New agreement on cooperation and bargaining procedure in Swedish industry
An impartial chair will help trade unions and employers to complete future negotiations without industrial action and with a "balanced" outcome. That is the expectation behind a new agreement on cooperation and bargaining procedure in Swedish industry, concluded on 18 March 1997.
On 18 March 1997, eight trade unions and 12 employers' organisations in industry concluded an agreement on cooperation and the regulation of pay. Its aim is to promote growth, profitability and competitiveness in industry. As such, claim the parties, it will provide the necessary prerequisite for a reduction of unemployment and form the basis for improvements in pay and good working conditions.
The agreement consists of two parts. First the parties describe the conditions under which Swedish industry is working and what they see as the vital interests in the industry. From these mutual starting-points, leading representatives for the parties will discuss at least twice a year in a special Industry Committee matters that are important both to companies and their employees. This Committee in turn will appoint an Economic Council consisting of four independent economists, who will offer their opinion and draw up recommendations in economic matters when the parties ask their advice.
The other part of the agreement lays down procedures for the actual wage negotiations that will take place at sector level as before, except that the negotiations will be supervised by the Industry Committee. The idea is that the trade union and the employers' organisation will be forced to keep up the pace in the negotiations with the intention that they should reach a new agreement before the old one expired. However, that remains an objective, and it will not be possible to impose an agreement on the parties.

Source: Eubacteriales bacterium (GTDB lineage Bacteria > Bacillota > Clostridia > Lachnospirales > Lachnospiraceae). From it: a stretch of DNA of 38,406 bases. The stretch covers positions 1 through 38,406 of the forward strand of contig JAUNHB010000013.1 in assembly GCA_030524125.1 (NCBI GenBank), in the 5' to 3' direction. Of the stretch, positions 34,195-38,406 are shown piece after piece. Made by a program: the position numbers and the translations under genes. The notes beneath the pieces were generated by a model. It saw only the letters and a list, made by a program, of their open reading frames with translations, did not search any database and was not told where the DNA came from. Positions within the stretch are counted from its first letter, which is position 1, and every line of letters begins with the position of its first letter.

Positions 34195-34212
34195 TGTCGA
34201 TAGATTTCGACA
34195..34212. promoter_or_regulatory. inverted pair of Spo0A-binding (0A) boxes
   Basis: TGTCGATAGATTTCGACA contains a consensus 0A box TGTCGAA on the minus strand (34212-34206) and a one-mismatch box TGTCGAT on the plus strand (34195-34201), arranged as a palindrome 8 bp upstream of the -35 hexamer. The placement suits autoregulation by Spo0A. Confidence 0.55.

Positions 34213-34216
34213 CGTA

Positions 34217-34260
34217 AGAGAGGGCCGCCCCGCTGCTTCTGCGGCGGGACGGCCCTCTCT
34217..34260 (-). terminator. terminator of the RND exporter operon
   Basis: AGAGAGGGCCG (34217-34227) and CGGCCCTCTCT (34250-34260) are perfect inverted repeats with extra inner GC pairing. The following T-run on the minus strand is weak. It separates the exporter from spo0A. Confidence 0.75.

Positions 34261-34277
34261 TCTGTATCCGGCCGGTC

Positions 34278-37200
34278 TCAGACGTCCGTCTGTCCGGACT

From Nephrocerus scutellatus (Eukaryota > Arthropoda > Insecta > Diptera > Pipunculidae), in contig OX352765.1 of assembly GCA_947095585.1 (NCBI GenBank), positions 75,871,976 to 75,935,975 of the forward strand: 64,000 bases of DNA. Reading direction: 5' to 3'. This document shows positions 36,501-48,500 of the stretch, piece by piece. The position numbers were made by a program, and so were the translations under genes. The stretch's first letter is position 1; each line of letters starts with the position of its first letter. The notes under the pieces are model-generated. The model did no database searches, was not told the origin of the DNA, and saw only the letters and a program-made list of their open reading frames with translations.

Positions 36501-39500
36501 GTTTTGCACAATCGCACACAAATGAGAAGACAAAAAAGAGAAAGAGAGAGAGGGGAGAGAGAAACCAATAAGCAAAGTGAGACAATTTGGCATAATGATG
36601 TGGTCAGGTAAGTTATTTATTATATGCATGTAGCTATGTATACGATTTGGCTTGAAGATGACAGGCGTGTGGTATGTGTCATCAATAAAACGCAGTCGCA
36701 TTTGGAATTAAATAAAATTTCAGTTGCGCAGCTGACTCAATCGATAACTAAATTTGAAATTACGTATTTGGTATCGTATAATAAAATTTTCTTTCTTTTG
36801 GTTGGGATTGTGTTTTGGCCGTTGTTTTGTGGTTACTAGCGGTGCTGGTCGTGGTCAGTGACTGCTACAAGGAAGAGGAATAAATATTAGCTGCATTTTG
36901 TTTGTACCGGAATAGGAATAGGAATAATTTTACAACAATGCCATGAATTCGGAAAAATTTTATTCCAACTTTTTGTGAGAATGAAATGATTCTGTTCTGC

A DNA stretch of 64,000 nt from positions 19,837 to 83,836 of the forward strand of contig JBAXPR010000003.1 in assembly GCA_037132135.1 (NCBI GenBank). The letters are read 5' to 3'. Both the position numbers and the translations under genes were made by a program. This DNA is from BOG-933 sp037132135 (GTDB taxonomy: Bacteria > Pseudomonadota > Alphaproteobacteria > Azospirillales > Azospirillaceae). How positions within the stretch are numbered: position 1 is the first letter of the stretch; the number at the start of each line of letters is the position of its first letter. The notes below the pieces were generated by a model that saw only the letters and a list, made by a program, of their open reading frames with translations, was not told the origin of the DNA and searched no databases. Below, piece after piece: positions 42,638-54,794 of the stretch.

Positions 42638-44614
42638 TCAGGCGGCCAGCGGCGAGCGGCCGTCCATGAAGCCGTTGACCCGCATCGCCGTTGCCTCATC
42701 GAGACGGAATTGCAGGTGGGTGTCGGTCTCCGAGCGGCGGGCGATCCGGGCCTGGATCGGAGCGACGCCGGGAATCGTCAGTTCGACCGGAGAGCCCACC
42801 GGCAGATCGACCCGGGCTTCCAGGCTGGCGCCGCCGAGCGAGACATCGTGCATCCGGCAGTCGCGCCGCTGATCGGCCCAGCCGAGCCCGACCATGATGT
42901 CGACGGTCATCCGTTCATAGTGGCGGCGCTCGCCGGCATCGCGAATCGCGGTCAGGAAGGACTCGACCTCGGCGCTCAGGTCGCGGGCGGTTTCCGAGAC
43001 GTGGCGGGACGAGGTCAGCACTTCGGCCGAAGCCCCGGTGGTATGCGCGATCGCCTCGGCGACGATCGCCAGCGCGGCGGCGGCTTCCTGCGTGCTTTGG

The agreement provides that the trade union and the employers' organisation of the sector in question open negotiations by submitting their claims three months before the old agreement runs out. After that, additional claims may be presented only if it had not been possible to present them before. One month before the agreement runs out an impartial chair, appointed by the Industry Committee, shall enter into the negotiations and, within the limits of the procedural agreement, do what he or she deems necessary to conclude the negotiations in due time. For example, the chair can ask the Economic Council for its opinion, set out his or her own proposals and postpone measures of industrial action for 14 days.If nevertheless a strike breaks out, all retroactive claims are lost. In addition the Industry Committee can prescribe that the action be temporarily suspended, if the negotiations would benefit from that.
The procedural agreement comes into force on 1 October 1997, which means that it does not apply to negotiations which are currently underway in the timber and the food industries.